Alfonso II (1–25 March 1157Benito Vicente de Cuéllar (1995),, p. 630-631; in Hidalguía. XLIII (252) pp. 619–632."Alfonso II el Casto, hijo de Petronila y Ramón Berenguer IV, nació en Huesca en 1157;". Cfr. Josefina Mateu Ibars, María Dolores Mateu Ibars (1980).. Universitat Barcelona, p. 546.,.Antonio Ubieto Arteta (1987).. Zaragoza: Anúbar, § "El nacimiento y nombre de Alfonso II de Aragón".. – 25 April 1196), called the Chaste or the Troubadour, was the King of Aragon and, as Alfons I, the Count of Barcelona from 1164 until his death.
Alfonso VI (1 July 1109), nicknamed the Brave (El Bravo) or the Valiant, was the son of King Ferdinand I of León and Queen Sancha, daughter of Alfonso V and sister of Bermudo III.
Alfonso VII (1 March 110521 August 1157), called the Emperor (el Emperador), became the King of Galicia in 1111 and King of León and Castile in 1126.
Alfonso VIII (11 November 11555 October 1214), called the Noble (El Noble) or the one of the Navas (el de las Navas), was the King of Castile from 1158 to his death and King of Toledo.
Ali ibn Yusuf (Also known as "Ali Ben Youssef") (born 1084 died 26 January 1143) was the 5th Almoravid king.
Allama Prabhu (ಅಲ್ಲಮ ಪ್ರಭು) was a 12th-century mystic-saint and Vachana poet (called Vachanakara) of the Kannada language, propagating the unitary consciousness of Self and Shiva.
The Almohad Caliphate (British English:, U.S. English:; ⵉⵎⵡⴻⵃⵃⴷⴻⵏ (Imweḥḥden), from Arabic الموحدون, "the monotheists" or "the unifiers") was a Moroccan Berber Muslim movement and empire founded in the 12th century.
The Almoravid dynasty (Imṛabḍen, ⵉⵎⵕⴰⴱⴹⴻⵏ; المرابطون, Al-Murābiṭūn) was an imperial Berber Muslim dynasty centered in Morocco.
Along the River During the Qingming Festival, also known by its Chinese name as the Qingming Shanghe Tu, is a painting by the Song dynasty artist Zhang Zeduan (1085–1145).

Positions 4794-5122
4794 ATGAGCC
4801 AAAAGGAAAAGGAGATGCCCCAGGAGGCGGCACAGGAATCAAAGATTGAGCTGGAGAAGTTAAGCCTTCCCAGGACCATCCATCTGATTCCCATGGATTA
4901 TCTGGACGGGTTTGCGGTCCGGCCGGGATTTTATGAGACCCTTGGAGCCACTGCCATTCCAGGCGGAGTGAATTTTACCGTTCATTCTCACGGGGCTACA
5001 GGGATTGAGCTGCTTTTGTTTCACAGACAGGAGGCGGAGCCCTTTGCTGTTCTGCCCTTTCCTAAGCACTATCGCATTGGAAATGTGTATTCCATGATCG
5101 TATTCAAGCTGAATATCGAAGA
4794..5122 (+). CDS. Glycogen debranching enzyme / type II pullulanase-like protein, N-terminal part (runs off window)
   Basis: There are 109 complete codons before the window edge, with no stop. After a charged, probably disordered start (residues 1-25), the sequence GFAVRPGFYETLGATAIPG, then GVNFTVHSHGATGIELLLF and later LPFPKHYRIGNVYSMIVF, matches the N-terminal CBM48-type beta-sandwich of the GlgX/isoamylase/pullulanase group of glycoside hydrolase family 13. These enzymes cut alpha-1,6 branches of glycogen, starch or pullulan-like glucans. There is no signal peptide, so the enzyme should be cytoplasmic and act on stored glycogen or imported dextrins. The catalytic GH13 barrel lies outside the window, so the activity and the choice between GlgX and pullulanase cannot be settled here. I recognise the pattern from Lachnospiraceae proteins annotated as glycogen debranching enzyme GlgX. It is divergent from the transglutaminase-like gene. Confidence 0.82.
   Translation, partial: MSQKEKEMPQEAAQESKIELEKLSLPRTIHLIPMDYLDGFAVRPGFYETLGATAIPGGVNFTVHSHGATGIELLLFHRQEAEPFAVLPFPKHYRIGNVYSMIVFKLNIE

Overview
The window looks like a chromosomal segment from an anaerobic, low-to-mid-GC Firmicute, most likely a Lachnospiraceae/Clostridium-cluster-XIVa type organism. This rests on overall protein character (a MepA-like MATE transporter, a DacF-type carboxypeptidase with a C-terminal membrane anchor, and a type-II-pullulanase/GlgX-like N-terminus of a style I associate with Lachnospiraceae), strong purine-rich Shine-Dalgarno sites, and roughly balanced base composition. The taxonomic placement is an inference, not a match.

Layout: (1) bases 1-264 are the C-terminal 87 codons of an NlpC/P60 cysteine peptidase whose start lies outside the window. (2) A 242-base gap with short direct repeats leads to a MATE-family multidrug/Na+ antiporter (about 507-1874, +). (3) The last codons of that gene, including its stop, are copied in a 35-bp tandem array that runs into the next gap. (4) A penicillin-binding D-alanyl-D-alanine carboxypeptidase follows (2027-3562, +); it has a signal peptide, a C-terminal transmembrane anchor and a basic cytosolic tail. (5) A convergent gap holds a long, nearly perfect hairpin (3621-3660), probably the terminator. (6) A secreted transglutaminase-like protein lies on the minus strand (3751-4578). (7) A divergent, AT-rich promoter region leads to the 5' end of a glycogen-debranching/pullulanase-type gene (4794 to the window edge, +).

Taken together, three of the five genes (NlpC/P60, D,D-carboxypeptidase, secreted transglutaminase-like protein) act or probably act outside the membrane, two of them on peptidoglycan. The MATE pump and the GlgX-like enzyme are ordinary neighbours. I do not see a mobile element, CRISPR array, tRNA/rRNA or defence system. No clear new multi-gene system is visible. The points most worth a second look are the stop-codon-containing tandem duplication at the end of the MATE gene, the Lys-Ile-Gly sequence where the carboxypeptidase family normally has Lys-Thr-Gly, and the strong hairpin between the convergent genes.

Anatolia (Modern Greek: Ανατολία Anatolía, from Ἀνατολή Anatolḗ,; "east" or "rise"), also known as Asia Minor (Medieval and Modern Greek: Μικρά Ἀσία Mikrá Asía, "small Asia"), Asian Turkey, the Anatolian peninsula, or the Anatolian plateau, is the westernmost protrusion of Asia, which makes up the majority of modern-day Turkey.
The Ancestral Puebloans were an ancient Native American culture that spanned the present-day Four Corners region of the United States, comprising southeastern Utah, northeastern Arizona, northwestern New Mexico, and southwestern Colorado.
Andrei I Yuryevich, commonly known under his sobriquet Andrei the Pious (Андрей Боголюбский) (c. 1111 – June 28, 1174), was Grand prince of Vladimir-Suzdal from 1157 till his death.
Andronikos I Komnenos (Ανδρόνικος Αʹ Κομνηνός, Andrónikos I Komnēnós; – 12 September 1185), usually Latinized as Andronicus I Comnenus, was Byzantine Emperor from 1183 to 1185.
Angkor Wat (អង្គរវត្ត, "Capital Temple") is a temple complex in Cambodia and the largest religious monument in the world, on a site measuring.
Ani (Անի; Ἄνιον, Ánion; Abnicum; ანი, Ani, or ანისი, Anisi; Ani) is a ruined medieval Armenian city now situated in Turkey's province of Kars, next to the closed border with Armenia.
Anselm of Canterbury (1033/4-1109), also called (Anselmo d'Aosta) after his birthplace and (Anselme du Bec) after his monastery, was a Benedictine monk, abbot, philosopher and theologian of the Catholic Church, who held the office of archbishop of Canterbury from 1093 to 1109.
Anthelm of Belley (1107–1178) was a prior of the Carthusian Grand Chartreuse and bishop of Belley.
Anacletus II (died January 25, 1138), born Pietro Pierleoni, was an Antipope who ruled from 1130 to his death in opposition to Pope Innocent II.
Aragon (or, Spanish and Aragón, Aragó or) is an autonomous community in Spain, coextensive with the medieval Kingdom of Aragon.